4. Labor flexibilization (revisions to labor law making it easier to hire and fire among other things) does not stimulate employment expansion. There is absolutely no evidence that it does, and plenty of evidence that it creates more layoffs and a sharp rise in precarious employment. Uncertainty and fear, stemming from economic insecurity, whether it involves actual layoffs or fear of loss of income, is instrumental in the appeal of authoritarian populism. Business will argue that failure to flexibilize labor regimes will render their business less internationally competitive. This is precisely why there needs to be a new global consensus involving a major rethinking of labor policy—a rethinking that takes into account issues of political fallout.
5. Tax reductions, absent direct ties to employment expansion, are unlikely to produce more jobs. At the same time, high profits and concentrated wealth, a key driver of populist unrest, need to be taxed sufficiently to ensure a fair distribution of the wealth generated by growth. Again, traditional elites and business interests are likely to see a more redistributive direction in tax policy as counterproductive to capitalist growth. The fallout from authoritarian populism will have worse consequences.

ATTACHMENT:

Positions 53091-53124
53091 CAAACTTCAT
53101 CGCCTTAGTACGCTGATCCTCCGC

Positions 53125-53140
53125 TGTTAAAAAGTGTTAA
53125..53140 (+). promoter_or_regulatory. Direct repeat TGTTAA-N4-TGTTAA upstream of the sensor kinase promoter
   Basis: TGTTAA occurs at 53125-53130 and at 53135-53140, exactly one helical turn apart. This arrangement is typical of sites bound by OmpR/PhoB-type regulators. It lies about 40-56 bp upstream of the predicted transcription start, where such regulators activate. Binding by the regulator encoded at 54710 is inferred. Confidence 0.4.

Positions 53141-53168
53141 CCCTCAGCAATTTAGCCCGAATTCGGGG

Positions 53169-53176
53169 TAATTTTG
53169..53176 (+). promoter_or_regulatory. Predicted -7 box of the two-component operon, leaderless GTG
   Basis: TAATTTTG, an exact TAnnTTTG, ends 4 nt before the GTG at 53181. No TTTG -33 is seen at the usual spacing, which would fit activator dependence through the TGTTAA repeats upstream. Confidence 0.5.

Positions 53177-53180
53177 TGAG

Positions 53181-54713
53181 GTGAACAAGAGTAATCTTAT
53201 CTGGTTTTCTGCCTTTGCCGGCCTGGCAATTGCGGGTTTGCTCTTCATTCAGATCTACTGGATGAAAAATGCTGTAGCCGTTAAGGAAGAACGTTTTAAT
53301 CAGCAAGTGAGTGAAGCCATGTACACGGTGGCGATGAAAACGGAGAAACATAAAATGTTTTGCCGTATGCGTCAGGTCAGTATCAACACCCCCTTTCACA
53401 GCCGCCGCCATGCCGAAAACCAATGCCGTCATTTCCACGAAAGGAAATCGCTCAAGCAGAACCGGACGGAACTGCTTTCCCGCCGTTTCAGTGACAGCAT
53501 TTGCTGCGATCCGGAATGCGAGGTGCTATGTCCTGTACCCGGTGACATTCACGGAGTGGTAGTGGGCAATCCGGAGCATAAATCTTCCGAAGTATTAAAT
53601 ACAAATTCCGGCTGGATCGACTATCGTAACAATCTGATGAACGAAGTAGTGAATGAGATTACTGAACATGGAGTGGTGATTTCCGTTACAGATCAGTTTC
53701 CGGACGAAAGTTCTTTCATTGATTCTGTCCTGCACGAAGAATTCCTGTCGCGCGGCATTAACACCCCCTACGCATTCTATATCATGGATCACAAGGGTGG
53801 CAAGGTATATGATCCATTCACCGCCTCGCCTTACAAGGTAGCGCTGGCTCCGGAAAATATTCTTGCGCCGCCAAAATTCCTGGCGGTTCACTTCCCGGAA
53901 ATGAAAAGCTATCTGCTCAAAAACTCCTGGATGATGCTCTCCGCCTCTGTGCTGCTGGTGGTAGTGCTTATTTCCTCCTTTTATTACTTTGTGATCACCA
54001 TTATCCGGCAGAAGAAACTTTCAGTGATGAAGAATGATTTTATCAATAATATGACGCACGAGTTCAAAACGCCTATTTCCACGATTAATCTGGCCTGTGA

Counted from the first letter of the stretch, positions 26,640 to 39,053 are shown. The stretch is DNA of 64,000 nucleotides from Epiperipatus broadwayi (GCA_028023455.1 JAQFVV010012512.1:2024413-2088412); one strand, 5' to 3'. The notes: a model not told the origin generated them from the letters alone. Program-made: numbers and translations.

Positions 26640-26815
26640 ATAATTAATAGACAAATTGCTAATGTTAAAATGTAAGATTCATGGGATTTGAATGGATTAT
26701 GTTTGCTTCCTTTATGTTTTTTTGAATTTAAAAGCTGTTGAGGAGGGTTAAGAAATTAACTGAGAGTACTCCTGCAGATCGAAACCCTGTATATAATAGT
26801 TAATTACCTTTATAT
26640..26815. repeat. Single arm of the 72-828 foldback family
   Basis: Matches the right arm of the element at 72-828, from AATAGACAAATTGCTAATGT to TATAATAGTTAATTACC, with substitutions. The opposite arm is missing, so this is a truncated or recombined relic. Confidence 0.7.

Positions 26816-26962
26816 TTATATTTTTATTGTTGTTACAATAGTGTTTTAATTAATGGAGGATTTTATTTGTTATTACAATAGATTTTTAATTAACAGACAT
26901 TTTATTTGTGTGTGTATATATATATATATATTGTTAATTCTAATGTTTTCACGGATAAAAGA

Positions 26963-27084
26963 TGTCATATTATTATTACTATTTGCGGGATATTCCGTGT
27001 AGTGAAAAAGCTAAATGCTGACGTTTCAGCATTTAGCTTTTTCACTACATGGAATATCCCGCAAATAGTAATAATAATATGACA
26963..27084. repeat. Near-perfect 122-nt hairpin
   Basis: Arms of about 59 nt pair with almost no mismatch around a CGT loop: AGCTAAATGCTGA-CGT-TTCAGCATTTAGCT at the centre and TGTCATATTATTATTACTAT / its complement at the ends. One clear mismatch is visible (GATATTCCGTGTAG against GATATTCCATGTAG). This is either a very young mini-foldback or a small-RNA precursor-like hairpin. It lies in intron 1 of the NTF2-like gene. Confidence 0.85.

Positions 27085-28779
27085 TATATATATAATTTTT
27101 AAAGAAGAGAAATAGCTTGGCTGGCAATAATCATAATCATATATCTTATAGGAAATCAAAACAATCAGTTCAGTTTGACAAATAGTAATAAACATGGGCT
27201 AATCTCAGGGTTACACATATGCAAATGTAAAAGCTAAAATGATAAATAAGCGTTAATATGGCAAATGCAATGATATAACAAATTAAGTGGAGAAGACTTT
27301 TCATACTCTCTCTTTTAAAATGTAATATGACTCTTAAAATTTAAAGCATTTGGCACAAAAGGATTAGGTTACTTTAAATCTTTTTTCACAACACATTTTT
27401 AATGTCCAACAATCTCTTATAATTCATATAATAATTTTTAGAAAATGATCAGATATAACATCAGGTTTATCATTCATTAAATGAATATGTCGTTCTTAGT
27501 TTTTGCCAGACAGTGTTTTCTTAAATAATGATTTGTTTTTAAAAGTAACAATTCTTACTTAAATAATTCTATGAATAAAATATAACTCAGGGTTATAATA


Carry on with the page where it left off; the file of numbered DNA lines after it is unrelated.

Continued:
6. Conventional wisdom has now rejected fiscal austerity, long regarded by traditional elites to be an essential ingredient of sound economic policy, as an effective tool for economy recovery. Austerity invariably increases job losses. Nevertheless, this policy prescription survives, most notably in Emmanuel Macron’s economic program.
The Need for a New International Consensus
While this post has focused on policies at the national level, we also need the parallel development of a new international consensus on what constitutes sound and inclusive economic policy. Policies of multilateral organizations shape national policy. Private capitalist interests have lobbied and influenced these organizations in ways that have served short-term business interests. National and international global leaders need to make a strong and concerted effort to mitigate the power of capital and make a convincing case that everyone’s interests are best served by capitalist growth that is equitable and fair.